Lawmakers are trying to determine whether the ZunZuneo program should have been classified as “covert” under U.S. national security law, which requires covert action to be authorized by the president and described to congressional intelligence committees.
Shah said the ZunZuneo program was not covert, though “parts of it were done discreetly” to protect the people involved.
He cited a study by the Government Accountability Office into democracy promotion projects run by USAID and the State Department, including the Cuban social network project, which found the programs to be consistent with the law.
But the author of the GAO study, David Gootnick, told AP this week that investigators did not examine the question of whether the programs were covert.
Gootnick said the GAO’s report was focused on investigating the extent to which USAID knew what its contractors were doing. It found that the agency was adequately monitoring the work.
“We did not ask, nor did we report, on the wisdom of conducting such activities,” he said.
Leahy, who oversees the Senate Appropriations Subcommittee that authorizes spending for USAID and the State Department, said he was not aware of the Cuban project while it was in operation.
In addition to Leahy’s committee, Shah is expected to appear before a Republican-chaired House Appropriations Subcommittee, as well as the House and Senate foreign relations committees. Last week, the Republican chairman of a House oversight panel said he would be looking into the project.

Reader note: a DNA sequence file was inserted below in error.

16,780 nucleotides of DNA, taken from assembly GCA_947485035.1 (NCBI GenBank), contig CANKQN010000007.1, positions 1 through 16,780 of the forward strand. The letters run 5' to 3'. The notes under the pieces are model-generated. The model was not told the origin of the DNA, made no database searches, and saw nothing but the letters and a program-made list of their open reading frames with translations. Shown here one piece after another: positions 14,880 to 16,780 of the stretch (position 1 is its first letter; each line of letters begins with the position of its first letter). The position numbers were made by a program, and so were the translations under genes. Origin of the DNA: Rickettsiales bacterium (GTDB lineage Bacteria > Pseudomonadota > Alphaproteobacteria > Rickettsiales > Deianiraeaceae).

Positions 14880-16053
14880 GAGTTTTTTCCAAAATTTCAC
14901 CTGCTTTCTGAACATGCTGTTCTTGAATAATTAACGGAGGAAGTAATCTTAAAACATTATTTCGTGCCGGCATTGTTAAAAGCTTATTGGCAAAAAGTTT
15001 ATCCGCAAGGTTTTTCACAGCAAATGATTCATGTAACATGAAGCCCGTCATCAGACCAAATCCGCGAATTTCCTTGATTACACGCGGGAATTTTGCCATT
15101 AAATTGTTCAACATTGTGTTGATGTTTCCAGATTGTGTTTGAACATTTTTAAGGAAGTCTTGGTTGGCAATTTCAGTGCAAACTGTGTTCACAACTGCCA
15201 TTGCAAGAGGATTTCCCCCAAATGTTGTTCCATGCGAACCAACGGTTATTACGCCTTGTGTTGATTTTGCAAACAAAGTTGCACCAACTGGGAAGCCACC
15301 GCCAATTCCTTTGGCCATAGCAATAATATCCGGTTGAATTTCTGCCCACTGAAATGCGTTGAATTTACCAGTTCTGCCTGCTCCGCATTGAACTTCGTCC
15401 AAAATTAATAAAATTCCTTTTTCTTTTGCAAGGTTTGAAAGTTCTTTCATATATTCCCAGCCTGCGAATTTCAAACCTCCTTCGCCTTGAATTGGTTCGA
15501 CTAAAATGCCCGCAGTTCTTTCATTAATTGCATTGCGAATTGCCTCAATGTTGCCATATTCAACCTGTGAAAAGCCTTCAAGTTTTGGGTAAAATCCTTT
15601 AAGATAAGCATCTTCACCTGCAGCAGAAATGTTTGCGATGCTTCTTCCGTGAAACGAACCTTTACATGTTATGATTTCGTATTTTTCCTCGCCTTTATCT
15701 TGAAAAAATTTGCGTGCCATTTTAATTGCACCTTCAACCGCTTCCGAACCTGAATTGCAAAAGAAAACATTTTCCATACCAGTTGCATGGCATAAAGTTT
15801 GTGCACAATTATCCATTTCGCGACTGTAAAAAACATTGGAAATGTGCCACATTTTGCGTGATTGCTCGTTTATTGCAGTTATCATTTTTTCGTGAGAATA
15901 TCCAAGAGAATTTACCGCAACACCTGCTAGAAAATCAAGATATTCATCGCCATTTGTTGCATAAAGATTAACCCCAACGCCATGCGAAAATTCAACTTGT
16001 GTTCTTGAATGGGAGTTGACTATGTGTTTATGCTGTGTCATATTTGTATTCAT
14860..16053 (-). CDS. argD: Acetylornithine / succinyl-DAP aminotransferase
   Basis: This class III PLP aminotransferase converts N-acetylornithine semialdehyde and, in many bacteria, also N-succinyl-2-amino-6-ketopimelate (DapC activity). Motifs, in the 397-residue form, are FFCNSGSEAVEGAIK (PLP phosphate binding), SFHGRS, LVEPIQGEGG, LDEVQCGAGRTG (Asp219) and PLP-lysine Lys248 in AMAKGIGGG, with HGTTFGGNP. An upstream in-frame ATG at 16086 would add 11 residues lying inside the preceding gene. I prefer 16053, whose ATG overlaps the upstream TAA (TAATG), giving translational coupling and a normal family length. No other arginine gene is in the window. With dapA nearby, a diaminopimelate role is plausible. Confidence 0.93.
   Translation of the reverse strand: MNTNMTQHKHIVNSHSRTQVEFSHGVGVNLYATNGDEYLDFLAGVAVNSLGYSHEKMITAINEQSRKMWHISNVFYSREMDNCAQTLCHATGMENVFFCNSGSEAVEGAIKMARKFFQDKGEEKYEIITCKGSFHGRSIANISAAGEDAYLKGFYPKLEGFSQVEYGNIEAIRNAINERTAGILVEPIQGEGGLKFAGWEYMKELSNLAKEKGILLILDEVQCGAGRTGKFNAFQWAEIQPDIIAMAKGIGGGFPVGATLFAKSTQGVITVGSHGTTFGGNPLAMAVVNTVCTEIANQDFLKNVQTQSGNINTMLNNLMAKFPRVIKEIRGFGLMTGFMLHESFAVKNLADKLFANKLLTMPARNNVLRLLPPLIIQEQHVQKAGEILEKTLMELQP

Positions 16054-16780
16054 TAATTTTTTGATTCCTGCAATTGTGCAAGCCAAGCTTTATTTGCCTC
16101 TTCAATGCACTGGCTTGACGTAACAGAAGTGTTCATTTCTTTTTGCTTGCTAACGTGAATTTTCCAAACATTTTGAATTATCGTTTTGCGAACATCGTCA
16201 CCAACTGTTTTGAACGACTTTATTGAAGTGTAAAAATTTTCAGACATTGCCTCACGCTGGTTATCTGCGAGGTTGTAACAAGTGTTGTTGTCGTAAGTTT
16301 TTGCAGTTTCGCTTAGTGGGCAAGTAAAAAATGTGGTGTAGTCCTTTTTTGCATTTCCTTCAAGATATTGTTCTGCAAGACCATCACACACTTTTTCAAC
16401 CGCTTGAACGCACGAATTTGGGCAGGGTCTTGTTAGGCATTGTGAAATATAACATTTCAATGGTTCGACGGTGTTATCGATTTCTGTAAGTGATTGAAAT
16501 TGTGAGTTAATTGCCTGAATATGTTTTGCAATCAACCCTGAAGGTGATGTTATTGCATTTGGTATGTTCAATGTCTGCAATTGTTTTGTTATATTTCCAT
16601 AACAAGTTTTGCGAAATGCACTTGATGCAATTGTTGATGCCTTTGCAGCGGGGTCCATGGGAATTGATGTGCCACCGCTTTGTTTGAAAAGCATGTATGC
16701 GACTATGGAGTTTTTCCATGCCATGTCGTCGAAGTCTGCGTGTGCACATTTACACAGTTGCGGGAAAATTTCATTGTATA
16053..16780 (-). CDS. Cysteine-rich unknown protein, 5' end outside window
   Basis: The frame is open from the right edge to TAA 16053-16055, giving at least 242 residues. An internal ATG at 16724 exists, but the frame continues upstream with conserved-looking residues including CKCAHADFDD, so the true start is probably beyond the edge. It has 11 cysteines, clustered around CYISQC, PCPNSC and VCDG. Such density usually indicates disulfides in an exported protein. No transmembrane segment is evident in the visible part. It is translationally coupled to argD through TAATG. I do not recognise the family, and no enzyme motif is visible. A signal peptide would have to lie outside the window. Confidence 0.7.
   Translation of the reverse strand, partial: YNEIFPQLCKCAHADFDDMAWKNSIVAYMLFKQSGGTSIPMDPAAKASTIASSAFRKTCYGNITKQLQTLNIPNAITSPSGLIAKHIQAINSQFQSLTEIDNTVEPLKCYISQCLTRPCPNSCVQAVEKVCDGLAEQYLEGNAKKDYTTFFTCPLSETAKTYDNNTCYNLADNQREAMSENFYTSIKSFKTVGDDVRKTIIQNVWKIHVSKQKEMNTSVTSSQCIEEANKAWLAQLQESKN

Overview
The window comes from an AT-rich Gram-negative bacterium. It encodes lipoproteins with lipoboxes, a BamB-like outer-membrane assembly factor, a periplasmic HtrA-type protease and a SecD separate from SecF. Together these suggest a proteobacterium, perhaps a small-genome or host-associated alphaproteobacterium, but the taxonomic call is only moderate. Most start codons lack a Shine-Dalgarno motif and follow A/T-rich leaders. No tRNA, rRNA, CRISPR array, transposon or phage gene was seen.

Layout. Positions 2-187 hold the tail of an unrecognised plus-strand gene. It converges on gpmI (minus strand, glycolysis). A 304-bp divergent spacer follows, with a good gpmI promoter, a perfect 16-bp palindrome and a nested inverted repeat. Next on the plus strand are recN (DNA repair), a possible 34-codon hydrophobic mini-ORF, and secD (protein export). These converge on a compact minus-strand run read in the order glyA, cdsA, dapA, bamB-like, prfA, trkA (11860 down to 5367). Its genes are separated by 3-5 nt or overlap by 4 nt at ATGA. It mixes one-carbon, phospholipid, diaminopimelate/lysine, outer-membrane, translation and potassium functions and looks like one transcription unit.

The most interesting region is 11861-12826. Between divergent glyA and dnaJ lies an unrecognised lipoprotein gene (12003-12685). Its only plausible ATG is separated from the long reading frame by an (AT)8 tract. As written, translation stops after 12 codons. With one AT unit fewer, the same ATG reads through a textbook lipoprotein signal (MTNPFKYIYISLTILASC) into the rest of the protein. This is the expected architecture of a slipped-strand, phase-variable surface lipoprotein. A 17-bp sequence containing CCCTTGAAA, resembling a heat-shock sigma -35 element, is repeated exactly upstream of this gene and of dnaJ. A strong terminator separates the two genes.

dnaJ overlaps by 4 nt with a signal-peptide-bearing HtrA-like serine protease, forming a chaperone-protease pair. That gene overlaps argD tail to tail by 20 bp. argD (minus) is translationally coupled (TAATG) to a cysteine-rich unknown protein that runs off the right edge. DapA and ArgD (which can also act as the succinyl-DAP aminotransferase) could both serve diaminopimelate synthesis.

In a blog posted Monday, USAID reiterated its position that the program was not covert, challenging AP’s story on several fronts. It said references to the use of “smart mobs” in documents obtained by AP “had nothing to do with Cuba nor ZunZuneo.”
The agency also said that several CEO candidates for the network’s company were told explicitly that the U.S. government was involved. Documents showed that the creators of ZunZuneo wanted to keep the origins of the service secret from CEO candidates.
AP contacted two of the candidates, both of whom said they had interviewed for the job unaware of U.S. involvement.